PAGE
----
Lauryn Hill gave a sensational performance prior to her Fugees popularity, playing a talented teenager who dreams of becoming a professional singer are smothered by her working-class mother (Sheryl Lee Ralph). From the moment he saw Hill, he knew she was a star. She just blew the audition out of the water, according to him.
Hill retaliates into her role as Fisburne had into Steven Russell. Again, we talked to her before the scene, and then when she did the audition, she became that person. Duke recalls that moment.
Back in the Habit, a film that featured children of various backgrounds, races, and religions, was not only a chance for him to demonstrate what he could do with a huge budget: From the soul-stretched performance of Oh Happy Day to the dramatic, hip-hop infused performance of Joyful, Joyful, the story is enthralling and alive precisely because it does not deliberately solve racism through unity.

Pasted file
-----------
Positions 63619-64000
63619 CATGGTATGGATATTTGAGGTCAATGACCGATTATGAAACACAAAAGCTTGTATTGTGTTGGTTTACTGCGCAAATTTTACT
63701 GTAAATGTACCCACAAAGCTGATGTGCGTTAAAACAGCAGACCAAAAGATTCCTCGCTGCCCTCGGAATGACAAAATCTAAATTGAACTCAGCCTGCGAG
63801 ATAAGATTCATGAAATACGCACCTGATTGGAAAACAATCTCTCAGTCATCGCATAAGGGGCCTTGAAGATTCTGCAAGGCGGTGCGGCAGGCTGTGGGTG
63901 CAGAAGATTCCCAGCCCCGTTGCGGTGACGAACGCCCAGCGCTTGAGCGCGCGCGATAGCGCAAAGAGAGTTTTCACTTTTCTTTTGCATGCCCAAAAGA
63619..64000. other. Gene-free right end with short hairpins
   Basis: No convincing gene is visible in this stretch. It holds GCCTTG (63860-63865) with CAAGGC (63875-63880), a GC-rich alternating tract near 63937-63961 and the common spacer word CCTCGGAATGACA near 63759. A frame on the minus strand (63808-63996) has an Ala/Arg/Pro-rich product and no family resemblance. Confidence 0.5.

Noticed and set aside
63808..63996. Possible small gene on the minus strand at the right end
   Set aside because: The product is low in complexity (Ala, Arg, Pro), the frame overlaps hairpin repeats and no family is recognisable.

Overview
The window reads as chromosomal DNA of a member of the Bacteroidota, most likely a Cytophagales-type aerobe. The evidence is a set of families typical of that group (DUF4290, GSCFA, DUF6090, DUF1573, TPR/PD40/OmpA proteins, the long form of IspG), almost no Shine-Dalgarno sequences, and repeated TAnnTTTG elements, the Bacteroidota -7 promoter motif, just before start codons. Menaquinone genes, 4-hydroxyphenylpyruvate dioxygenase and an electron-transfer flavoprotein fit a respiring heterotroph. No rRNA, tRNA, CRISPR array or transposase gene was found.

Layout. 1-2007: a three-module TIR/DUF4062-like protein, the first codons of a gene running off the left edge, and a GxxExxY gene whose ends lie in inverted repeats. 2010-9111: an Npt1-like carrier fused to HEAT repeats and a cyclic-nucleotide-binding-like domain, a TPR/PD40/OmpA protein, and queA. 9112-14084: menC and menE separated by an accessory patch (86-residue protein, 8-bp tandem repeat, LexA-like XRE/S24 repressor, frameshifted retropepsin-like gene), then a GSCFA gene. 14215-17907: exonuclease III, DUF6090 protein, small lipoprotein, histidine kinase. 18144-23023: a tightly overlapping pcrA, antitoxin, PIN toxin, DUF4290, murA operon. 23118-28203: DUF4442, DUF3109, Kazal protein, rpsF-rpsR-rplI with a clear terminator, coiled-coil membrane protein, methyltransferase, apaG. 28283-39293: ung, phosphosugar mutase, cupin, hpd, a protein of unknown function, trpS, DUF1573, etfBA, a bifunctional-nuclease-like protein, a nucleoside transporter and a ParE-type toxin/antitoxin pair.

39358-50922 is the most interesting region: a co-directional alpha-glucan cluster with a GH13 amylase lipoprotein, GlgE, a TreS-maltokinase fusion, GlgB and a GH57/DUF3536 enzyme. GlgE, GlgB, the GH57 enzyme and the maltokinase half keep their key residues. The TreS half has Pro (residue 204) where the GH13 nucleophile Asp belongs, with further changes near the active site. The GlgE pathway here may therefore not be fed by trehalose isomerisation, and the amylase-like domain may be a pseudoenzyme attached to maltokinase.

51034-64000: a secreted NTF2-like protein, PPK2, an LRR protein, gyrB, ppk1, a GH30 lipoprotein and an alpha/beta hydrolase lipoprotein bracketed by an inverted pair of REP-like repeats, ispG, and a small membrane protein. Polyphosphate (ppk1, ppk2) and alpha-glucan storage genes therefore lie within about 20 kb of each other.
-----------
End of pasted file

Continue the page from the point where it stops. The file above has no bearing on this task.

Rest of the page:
Sister Act 2 is a popular family film, but its critical rejection, as well as what it reveals about white critics' ability to accept Black films set against the backdrop of trauma, remains. In those days, I was never going to receive the same respect as the original.
Duke would go on to direct a decade as Hoodlum, which saw him re-teaming with Fishburne in a period gangster film set in Harlem during the 1930s. Despite its broad narrative similar to Sergio Leones Once Upon a Time in America, the film received mixed reviews both from critics and viewers.
Still, Duke's 90s came to an end, claiming it as the greatest film he's ever made, along with A Rage in Harlem and Deep Cover.
Duke has fluctuated between acting roles in films such as Mandy, High Flying Bird, and No Sudden Move, and directed films. He is currently working on Greenwood, a film about the Tulsa Oklahoma massacres, and To Coach with Love, a film about a coach and his Muslim students.